LoveReading is thrilled to announce the launch of The Very Short Story Award 2019! If you think you have a story we'll love, click here to find out more and how to enter:Find out more
Sarah Helm was a reporter on the Sunday Times and Diplomatic Editor for the Independent before becoming Jerusalem and then Brussels correspondent for the same paper. A Life in Secrets was her first book.
Created by Heinrich Himmler, Ravensbruck was the only Concentration camp set up for women – and their children. It was up and running in 1939 and Sarah Helm details the history of Ravensbruck from its beginning to the liberation by the Red Army in 1945. The women suffered greatly, from their female guards, slave working in factories, unspeakable medical experimentation and forced sterilisation, many were sent on to Auschwitz never to be seen again. So many deaths – including four members of the British Special Operations Executive, so much tragedy and suffering but still there was hope, the women trying to create some normality in their lives and there were some extraordinary women held in the camp. Sarah Helm tells their stories of resistance and strength bringing light to a story of cruelty and the loss of many thousands of lives. Like for Like Reading A Train in Winter: A Story of Resistance, Friendship and Survival in Auschwitz, Caroline Moorehead Sisters, Secrets and Sacrifice: The True Story of WWII Special Agents, Eileen and Jacqueline Nearne, Susan Ottaway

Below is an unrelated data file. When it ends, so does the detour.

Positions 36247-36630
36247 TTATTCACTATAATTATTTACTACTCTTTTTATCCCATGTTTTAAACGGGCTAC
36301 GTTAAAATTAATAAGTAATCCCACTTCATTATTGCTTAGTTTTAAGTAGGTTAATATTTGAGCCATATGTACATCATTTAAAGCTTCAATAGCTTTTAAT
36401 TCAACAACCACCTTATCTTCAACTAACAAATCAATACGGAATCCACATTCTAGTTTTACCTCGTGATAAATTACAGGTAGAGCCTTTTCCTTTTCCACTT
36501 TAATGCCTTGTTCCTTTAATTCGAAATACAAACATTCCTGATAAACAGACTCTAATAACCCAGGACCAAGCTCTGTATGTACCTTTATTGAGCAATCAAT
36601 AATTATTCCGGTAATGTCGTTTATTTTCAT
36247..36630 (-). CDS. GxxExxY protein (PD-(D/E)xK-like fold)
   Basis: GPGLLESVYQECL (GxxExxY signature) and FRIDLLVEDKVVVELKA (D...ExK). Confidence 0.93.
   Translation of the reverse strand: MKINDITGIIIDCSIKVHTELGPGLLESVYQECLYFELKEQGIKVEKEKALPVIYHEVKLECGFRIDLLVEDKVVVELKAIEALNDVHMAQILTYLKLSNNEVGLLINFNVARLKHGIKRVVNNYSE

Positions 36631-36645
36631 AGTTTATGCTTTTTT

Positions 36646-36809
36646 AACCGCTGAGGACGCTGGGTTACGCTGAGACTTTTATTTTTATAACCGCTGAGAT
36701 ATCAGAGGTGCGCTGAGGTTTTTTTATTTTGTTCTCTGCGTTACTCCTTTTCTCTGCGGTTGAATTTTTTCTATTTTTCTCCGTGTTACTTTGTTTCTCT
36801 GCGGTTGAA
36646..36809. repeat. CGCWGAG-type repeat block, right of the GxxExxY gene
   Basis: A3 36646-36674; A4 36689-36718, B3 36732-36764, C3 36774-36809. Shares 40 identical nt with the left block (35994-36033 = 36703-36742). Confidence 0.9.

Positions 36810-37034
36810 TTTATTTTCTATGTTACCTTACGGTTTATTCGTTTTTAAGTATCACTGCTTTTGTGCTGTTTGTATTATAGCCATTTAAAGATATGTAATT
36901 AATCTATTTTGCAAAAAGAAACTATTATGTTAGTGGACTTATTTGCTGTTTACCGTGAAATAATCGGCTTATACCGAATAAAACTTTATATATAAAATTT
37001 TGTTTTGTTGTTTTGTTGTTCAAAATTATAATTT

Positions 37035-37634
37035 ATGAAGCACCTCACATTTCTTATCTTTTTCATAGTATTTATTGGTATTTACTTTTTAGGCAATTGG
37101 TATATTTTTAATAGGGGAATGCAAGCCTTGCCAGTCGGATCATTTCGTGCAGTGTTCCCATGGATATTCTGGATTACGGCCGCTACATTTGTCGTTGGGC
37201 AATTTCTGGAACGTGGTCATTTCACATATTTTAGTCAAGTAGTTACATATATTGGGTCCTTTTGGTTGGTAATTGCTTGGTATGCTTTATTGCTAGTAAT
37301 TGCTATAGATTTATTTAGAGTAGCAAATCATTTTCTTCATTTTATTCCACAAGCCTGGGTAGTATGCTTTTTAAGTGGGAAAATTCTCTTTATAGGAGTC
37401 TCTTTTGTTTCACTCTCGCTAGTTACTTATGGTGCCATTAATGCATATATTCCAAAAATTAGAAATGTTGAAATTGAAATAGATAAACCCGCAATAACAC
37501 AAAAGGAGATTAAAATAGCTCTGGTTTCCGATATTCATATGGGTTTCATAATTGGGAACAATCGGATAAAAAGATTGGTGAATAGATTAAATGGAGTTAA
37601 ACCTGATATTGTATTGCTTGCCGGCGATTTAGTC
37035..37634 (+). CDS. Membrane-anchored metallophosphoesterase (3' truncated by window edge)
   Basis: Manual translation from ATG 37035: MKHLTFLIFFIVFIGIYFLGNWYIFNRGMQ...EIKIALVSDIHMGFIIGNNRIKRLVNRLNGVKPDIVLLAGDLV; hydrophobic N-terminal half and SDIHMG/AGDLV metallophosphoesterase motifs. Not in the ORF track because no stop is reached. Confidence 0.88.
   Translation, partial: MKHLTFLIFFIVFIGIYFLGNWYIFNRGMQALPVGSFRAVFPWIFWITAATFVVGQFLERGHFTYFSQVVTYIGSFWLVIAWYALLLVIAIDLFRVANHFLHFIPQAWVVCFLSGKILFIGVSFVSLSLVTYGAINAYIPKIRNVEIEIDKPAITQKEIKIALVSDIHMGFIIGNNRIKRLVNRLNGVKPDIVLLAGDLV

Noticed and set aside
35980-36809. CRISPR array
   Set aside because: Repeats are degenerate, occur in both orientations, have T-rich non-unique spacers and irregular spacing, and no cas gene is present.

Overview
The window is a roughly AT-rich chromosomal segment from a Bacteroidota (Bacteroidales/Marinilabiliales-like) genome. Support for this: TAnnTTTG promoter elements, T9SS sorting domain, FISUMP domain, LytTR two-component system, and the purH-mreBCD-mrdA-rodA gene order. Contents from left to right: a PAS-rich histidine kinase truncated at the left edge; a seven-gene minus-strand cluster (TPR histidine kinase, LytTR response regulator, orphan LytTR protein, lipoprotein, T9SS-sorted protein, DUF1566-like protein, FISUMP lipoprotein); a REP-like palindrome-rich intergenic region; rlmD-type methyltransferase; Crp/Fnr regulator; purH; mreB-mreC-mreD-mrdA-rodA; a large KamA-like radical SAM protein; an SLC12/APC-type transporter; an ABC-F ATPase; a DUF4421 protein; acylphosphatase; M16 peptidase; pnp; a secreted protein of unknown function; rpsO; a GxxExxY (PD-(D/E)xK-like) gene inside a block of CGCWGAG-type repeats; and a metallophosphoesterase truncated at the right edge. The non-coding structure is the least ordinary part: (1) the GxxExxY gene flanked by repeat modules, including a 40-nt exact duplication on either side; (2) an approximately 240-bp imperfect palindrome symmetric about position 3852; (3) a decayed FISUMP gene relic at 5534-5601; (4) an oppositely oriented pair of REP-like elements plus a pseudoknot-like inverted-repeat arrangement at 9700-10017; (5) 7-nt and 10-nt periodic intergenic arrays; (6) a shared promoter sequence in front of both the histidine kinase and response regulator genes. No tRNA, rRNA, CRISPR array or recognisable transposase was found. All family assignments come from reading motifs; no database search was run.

Winner of the Longman-History Today Book Prize 2016 On a sunny morning in May 1939 a phalanx of 800 women - housewives, doctors, opera singers, politicians, prostitutes - were marched through the woods fifty miles north of Berlin, driven on past a shining lake, then herded through giant gates. Whipping and kicking them were scores of German women guards. Their destination was Ravensbruck, a concentration camp designed specifically for women by Heinrich Himmler, prime architect of the Nazi genocide. For decades the story of Ravensbruck was hidden behind the Iron Curtain and today is still little known. Using testimony unearthed since the end of the Cold War, and interviews with survivors who have never spoken before, Helm has ventured into the heart of the camp, demonstrating for the reader in riveting detail how easily and quickly the unthinkable horror evolved.
In the weeks leading up to the 2003 invasion of Iraq, the pressure on the UK government to commit to joining the American cause was escalating. And in one household the pressure had completely erased the line between the political and the personal - the home Tony Blair's Chief of Staff.
During World War Two the Special Operation Executive's French Section sent more than 400 agents into Occupied France -- at least 100 never returned and were reported 'Missing Believed Dead' after the war. Twelve of these were women who died in German concentration camps -- some were tortured, some were shot, and some died in the gas chambers. Vera Atkins had helped prepare these women for their missions, and when the war was over she went out to Germany to find out what happened to them and the other agents lost behind enemy lines. But while the woman who carried out this extraordinary mission appeared quintessentially English, she was nothing of the sort. Vera Atkins, who never married, covered her life in mystery so that even her closest family knew almost nothing of her past. In A LIFE IN SECRETS Sarah Helm has stripped away Vera's many veils and -- with unprecedented access to official and private papers, and the cooperation of Vera's relatives -- vividly reconstructed an extraordinary life.